Mike Leach recalls time he fooled Texas with fake call sheet during 1999 Red River Shootout
PULLMAN – Nearly two decades later, Mike Leach still cackles as he tells the story of the time he stumped Texas before the 1999 Red River Showdown.
The Washington State coach and former Oklahoma offensive coordinator rehashed the tale Monday during his weekly news conference, six days ahead of the 113th meeting between the rival Sooners and Longhorns, set to take place Saturday at 9 a.m. Pacific time at the Cotton Bowl.
Days before the ’99 game, Leach and then-OU running backs coach Cale Gundy devised a fake call sheet with schemes and plays that were the opposite of what the Sooners would plan to run against the Longhorns. Gundy’s name was printed at the top to make it appear as if the sheet were his, and the Sooners intentionally left the piece of paper on the turf of the Cotton Bowl after the kickers left the field before the game.
The Longhorns picked up the Sooners’ bread crumbs.
A Texas graduate assistant found the mock call sheet and delivered it to Longhorns DC Carl Reese, who stuffed the paper in his pocket and quickly darted into a tunnel and back to the Texas locker room.
“It was kind of funny watching them find it,” Leach said. “‘Oh what’s this?’”
The Longhorns then spent considerable time reviewing OU’s plays and adjusting their game plan based on what the call sheet told them, Leach recalled.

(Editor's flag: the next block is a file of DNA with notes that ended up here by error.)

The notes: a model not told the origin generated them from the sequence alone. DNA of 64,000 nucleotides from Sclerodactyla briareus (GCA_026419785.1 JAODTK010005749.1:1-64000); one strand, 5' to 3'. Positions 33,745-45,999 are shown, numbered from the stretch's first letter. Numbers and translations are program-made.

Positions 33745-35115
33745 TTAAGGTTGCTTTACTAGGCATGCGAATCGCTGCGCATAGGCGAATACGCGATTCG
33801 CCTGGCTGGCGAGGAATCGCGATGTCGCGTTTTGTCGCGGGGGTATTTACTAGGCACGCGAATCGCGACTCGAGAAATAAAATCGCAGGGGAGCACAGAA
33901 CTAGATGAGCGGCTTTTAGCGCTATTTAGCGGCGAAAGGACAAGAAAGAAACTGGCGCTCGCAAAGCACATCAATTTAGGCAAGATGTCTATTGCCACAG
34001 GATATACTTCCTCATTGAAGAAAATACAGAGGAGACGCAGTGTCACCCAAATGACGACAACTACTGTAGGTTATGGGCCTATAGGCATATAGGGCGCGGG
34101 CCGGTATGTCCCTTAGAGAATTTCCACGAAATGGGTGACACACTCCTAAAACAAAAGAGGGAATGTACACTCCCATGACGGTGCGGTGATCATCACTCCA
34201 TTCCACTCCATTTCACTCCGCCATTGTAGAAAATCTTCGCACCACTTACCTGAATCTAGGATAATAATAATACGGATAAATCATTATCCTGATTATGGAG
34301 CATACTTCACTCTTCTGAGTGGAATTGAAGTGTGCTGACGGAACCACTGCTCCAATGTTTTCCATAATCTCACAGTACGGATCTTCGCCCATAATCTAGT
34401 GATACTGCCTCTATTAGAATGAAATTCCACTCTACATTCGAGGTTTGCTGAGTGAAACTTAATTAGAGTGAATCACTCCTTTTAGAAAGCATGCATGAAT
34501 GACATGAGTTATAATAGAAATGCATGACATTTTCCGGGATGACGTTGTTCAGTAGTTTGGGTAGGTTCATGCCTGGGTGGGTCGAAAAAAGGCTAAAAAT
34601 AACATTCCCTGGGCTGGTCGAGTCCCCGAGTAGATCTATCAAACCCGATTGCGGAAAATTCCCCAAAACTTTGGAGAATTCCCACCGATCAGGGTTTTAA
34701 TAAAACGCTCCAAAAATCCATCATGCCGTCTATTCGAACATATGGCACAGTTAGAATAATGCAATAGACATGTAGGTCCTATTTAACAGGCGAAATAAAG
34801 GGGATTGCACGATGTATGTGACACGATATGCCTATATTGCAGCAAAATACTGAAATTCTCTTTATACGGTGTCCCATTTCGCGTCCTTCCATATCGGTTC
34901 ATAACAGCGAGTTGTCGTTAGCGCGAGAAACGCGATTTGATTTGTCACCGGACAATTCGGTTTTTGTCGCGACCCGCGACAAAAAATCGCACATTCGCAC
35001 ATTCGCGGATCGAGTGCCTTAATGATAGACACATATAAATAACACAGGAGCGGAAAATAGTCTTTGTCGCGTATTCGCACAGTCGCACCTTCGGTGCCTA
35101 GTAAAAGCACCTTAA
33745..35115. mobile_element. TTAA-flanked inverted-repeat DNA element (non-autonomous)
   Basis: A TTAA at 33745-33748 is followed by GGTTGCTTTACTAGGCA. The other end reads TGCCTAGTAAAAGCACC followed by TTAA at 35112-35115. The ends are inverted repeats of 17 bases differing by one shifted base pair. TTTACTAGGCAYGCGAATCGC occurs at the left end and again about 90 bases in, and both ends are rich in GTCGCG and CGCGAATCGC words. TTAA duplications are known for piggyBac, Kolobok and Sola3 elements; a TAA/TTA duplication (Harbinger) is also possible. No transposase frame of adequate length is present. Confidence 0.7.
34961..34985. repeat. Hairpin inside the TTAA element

“I’ve heard over the years from people who were there, the whole time before the game they’re sitting their studying and trying to break this sucker down and trying to see where they could arrive at from it,” he said. “So you’d try to say something opposite, like you’d say screen but then you’d go vertical or something like that. Or something to the outside, then you’d go inside.”
The trickery allowed OU to beat Texas for a touchdown just 29 seconds into the game, as quarterback Josh Heupel threw a 44-yard scoring strike to freshman wide receiver Antwone Savage on a crossing route, giving the Sooners a 7-0 lead.
The Longhorns eventually won a classic Red River Showdown, 38-28, but the phony call sheet still remains an indelible memory from the game.
“Sometimes it’s just disruptive if you’re trying to tell your players to remember a bunch of stuff,” Leach said. “‘Look for this, watch for that, tell him this.’ You give them a bunch of maybes and guys will play hesitant.”